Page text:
Globalisation and Pakistan’s Dilemma of Development (Distinguished Lecture)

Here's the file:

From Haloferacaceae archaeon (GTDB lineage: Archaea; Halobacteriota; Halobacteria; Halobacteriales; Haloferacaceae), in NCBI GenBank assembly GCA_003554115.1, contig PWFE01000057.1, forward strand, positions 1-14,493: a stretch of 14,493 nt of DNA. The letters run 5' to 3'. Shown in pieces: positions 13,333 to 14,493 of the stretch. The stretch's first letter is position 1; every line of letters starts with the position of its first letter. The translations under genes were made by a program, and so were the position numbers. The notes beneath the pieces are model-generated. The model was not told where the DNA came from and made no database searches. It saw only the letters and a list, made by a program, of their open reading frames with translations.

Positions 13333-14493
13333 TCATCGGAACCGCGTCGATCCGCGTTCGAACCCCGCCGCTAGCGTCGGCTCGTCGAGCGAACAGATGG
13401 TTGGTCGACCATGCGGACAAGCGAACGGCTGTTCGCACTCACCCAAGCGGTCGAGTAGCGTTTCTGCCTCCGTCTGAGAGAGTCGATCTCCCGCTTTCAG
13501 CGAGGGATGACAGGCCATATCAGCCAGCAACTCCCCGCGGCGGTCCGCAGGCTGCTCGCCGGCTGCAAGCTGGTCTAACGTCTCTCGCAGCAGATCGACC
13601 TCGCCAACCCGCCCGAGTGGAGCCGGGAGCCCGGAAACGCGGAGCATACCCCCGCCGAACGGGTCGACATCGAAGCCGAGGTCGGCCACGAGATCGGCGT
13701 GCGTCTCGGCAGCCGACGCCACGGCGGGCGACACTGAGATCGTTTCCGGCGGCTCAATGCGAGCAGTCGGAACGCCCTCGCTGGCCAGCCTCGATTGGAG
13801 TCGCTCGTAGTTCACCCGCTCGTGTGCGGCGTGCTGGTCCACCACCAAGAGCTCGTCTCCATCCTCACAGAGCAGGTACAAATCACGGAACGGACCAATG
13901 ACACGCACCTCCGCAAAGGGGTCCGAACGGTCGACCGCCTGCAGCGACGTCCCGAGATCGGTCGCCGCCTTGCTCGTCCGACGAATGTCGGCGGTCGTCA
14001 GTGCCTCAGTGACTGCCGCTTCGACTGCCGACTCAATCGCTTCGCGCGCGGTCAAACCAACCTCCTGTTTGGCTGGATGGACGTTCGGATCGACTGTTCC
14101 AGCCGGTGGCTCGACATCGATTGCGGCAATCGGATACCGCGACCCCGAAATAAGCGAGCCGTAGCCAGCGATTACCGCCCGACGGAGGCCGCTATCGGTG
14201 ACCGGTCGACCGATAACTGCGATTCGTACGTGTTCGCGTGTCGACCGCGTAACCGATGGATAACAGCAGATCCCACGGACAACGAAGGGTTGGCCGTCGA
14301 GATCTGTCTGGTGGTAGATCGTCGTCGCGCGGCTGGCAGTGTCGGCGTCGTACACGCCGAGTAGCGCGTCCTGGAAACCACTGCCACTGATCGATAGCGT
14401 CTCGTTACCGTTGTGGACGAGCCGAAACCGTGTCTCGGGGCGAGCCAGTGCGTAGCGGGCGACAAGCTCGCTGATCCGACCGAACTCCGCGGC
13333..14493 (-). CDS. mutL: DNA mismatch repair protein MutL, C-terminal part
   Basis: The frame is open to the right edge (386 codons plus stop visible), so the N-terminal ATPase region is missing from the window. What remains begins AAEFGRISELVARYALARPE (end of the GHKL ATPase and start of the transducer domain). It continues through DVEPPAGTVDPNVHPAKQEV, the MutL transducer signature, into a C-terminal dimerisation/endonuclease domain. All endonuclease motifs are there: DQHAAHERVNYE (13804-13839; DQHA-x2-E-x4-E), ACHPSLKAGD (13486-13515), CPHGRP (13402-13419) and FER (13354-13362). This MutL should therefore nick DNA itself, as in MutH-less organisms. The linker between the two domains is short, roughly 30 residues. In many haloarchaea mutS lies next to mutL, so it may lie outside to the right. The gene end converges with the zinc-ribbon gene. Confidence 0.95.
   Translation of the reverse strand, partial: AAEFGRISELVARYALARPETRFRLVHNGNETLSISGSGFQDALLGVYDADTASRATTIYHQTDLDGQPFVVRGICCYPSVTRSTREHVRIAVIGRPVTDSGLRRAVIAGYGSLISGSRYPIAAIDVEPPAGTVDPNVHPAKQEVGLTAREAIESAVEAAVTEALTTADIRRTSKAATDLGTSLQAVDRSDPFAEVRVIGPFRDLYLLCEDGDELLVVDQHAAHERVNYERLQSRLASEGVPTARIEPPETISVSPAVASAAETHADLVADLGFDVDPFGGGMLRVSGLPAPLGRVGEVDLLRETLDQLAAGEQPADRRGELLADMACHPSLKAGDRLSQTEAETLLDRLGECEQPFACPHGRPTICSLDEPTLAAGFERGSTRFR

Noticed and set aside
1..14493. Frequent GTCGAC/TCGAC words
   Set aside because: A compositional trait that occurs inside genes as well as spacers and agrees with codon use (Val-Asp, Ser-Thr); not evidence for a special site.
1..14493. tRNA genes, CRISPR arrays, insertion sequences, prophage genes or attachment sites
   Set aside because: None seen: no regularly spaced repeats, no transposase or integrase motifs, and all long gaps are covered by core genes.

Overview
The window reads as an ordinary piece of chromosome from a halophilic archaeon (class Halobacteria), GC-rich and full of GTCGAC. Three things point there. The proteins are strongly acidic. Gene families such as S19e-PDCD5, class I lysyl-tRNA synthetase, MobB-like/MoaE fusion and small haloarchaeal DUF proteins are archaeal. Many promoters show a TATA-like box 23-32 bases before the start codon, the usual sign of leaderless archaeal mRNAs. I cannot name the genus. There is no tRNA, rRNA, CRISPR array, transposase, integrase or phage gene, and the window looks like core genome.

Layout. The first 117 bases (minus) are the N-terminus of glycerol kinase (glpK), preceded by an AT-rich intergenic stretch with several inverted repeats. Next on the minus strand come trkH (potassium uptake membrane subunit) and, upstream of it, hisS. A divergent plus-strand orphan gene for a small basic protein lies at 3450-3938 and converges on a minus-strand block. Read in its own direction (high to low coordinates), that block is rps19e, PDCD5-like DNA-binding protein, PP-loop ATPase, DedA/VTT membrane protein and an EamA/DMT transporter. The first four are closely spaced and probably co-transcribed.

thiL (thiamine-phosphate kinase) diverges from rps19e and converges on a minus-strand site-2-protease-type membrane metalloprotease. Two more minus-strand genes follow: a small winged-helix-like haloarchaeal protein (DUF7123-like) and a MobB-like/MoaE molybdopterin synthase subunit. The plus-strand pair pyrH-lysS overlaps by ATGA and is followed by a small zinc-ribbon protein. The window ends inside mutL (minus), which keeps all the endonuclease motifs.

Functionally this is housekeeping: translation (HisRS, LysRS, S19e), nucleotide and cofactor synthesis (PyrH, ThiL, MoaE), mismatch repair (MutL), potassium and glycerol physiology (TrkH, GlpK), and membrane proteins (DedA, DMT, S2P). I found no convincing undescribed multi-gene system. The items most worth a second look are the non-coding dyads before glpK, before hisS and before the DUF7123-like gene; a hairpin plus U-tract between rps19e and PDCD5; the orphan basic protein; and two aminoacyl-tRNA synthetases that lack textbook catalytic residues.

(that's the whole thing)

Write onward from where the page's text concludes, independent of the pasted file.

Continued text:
I open Peter Singer’s One World: The Ethics of Globalization to a ‘local’ and a ‘global’ text, and am thereby led to argue that problems of poverty, inequality, governance, corruption, transparency, tolerance, growth and welfare, and more generally of justice and freedom, be they economic or political, are not the monopoly or ward of a particular region, packages to be pried open by the language of economic theory alone. They rather demand an acknowledgement that an economy is also a society, a polity, a community, a collectivity in short; and a conceptual recognition by agents, albeit embodied with their own needs and desires, that is correspondingly capacious. Thus, to move beyond conception to fruition, theory, of necessity, can hardly ignore values garnered from the past, ethics, and therefore texts, local to the collectivity, that make its past come alive.